Should capital punishment be abolished?

Is capital punishment unjustifiable?

_Maybe not!

 

Lantouri, an Iranian film

I’m writing this after watching Lantouri, an Iranian film by Reza Dormishian. It is a film about a female social activist who fights against capital punishment (mind you capital punishment is still in use in Iran). She goes around talking with the victims’ families, asking for their forgiveness (the decision to execute or forgive a death row convict is up to the victims’ families in Iran). There is a big twist in the film when she is attacked with acid by a revengeful man who claimed to love her. As a result of the acid attack, she loses her facial beauty and most of her eyesight. Now she is faced with the decision to choose revenge or forgiveness. She finally forgives the attacker.

Arguments against the capital punishment

Today I’m not going to talk about the film itself, but I wish to talk about what it directly or indirectly proposes about capital punishment; that it is useless and harmful. I am well aware that in most European countries as well as many US states, capital punishment is obsolete. I am aware that some may already label me as biased or conservative or close-minded or whatever, but am not. This is my belief that what’s right should be supported, and what’s wrong should be frowned upon even if many advanced western countries support it. Please read my argument and then decide to label me.

One of the arguments proposed in Lantouri is that the government should not leave the judgment to the family of the victims _who are under emotional pressure, and supposedly cannot make a fair and logical judgment. Another argument is that revenge has not helped the families feel any better. Also, it claims that according to statistics the capital punishment has not helped reducing homicide. But how accurate are these claims?

Arguments for the capital punishment

1- Abolishing death penalty does not reduce crimes

Execution may not have helped reduce homicide, but what about not punishing the criminals? Does that help reduce the crime? Now let’s replace capital punishment with say 15 years in prison. This alternative is what some “politically correct” people try to propose as a replacement for the capital punishment, but who is going to pay for keeping these people alive? The answer is people like the very family of the victim. Is it not a punishment for the family of the victim _making them pay to keep alive a person who has killed their loved ones! I know that 15 years in prison is not a picnic, but, anyway, 15 years later the killer can walk out of jail with a smile on his face. I think that correcting the society, and forgiving or not forgiving the criminals are two separate issues. It is evident that capital punishment cannot reduce the rate of crime _people do not merely put off committing a particular crime because they are scared of losing their heads. People put their lives in danger even for trivial issues. But I am repeating, rewarding criminals by forgiving them won’t do any good either. Imagine this: You kill my brother, the law absolves you, then I kill you, and then the law forgives me again! That’s great, isn’t it?!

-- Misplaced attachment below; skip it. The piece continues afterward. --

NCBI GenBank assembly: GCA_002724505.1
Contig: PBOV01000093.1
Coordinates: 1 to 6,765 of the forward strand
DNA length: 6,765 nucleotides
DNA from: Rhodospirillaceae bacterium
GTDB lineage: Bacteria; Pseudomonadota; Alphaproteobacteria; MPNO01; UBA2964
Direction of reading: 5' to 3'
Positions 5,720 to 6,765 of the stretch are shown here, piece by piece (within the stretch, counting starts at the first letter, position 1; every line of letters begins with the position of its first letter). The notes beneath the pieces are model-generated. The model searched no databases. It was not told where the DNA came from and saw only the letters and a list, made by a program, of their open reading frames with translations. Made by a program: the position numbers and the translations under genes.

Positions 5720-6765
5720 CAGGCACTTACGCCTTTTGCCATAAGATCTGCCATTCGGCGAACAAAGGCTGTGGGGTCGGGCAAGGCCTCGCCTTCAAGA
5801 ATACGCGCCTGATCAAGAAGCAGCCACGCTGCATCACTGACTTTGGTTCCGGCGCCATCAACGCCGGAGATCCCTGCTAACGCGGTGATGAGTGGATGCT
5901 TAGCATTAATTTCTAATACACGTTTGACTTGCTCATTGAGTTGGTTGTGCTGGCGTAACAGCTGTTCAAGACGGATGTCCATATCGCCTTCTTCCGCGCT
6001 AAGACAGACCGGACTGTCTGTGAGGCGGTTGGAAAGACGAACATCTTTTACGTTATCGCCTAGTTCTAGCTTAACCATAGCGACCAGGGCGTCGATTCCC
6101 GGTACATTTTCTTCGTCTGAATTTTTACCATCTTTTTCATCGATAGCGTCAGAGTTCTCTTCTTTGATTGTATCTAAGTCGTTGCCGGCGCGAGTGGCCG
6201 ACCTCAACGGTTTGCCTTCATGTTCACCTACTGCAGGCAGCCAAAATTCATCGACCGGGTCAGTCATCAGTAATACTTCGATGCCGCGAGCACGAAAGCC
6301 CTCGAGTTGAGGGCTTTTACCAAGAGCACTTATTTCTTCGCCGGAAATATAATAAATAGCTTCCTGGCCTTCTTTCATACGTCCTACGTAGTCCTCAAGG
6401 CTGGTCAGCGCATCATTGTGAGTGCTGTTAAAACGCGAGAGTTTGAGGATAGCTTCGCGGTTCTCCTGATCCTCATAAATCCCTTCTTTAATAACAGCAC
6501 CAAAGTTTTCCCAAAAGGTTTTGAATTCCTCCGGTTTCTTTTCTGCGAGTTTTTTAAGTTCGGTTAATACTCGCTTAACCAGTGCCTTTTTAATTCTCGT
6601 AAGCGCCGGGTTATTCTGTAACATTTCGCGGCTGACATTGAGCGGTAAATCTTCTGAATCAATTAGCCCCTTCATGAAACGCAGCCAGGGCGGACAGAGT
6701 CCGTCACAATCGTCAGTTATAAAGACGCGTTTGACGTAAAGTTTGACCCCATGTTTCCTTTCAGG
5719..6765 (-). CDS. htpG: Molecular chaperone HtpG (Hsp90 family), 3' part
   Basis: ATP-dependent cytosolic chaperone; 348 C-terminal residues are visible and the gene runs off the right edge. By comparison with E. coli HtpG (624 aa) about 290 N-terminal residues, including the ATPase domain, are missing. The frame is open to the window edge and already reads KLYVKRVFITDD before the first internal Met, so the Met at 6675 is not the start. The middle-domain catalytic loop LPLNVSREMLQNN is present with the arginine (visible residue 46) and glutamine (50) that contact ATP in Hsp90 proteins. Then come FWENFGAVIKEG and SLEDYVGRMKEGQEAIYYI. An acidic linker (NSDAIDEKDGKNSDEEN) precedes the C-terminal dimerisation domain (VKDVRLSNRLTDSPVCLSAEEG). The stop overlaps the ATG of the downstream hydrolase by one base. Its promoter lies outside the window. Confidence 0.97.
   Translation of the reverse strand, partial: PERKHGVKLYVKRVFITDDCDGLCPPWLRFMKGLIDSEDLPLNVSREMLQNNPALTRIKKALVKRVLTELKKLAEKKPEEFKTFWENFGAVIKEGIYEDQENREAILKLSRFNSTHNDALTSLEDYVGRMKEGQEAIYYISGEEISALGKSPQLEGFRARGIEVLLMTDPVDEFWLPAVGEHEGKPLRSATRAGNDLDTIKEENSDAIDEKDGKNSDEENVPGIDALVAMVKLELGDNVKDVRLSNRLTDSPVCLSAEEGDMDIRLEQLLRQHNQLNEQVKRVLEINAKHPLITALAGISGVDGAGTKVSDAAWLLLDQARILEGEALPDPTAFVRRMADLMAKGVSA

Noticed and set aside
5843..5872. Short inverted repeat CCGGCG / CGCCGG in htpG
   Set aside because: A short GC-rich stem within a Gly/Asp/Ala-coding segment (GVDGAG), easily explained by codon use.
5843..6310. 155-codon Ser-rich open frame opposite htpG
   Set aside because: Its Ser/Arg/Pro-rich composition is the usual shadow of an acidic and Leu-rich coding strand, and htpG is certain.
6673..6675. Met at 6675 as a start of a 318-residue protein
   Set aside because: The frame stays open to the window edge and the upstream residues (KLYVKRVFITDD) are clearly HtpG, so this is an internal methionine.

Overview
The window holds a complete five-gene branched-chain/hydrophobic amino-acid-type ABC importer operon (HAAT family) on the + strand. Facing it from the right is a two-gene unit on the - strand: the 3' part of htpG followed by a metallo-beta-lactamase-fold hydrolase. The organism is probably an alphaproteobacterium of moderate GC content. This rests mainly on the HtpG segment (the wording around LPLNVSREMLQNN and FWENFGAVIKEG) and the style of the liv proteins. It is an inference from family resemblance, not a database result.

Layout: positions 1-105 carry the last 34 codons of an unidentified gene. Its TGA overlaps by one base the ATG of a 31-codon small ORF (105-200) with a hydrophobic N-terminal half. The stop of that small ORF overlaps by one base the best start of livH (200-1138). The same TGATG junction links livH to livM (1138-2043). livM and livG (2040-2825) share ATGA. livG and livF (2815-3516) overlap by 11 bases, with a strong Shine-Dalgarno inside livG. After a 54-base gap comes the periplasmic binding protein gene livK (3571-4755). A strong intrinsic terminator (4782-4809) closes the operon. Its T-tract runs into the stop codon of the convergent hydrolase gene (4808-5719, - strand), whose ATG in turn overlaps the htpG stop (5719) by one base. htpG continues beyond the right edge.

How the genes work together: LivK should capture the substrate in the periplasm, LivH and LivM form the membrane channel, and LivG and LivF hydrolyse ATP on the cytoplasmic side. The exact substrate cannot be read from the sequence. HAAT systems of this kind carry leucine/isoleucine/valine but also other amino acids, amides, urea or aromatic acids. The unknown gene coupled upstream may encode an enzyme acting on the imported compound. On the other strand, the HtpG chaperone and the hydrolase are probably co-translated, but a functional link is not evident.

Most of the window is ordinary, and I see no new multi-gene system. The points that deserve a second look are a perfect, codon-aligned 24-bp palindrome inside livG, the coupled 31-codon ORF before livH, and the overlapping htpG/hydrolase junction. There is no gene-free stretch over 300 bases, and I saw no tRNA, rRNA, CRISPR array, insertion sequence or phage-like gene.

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2- Death penalty should be decided by the bereaved families

Although forgiveness might be fundamentally high-minded and humane (or maybe not _but I won’t discuss this either) and films such as Lantouri, which try to teach people to forgive may be high-minded too, but I firmly believe that it is very unfair to take the option away from the family of the victim. Forgiveness and punishment should be offered as options. People should not be forced to forgive. Capital punishment may not bring people’s loved ones back to life, but it can at least relieve their pain. Maybe you can forgive _good for you_ but perhaps others only feel that the crime is compensated only through punishment. I think this decision should be in the hands of those very people who are under emotional strain and not the government. If emotionally strained people fail to make a fair judgment, then letting a machine (the law) decide for them is equally senseless. I think what these anti-capital punishment activists fail to understand is that the capital punishment is precisely there to relieve those who are strained. That criminal had his fair logical judgment before the commitment of murder. If you don’t make the family of the victim satisfied, they will try to take the law into their own hands (can’t this make the crime rate rise _if you do care about the crime rate and statistics?)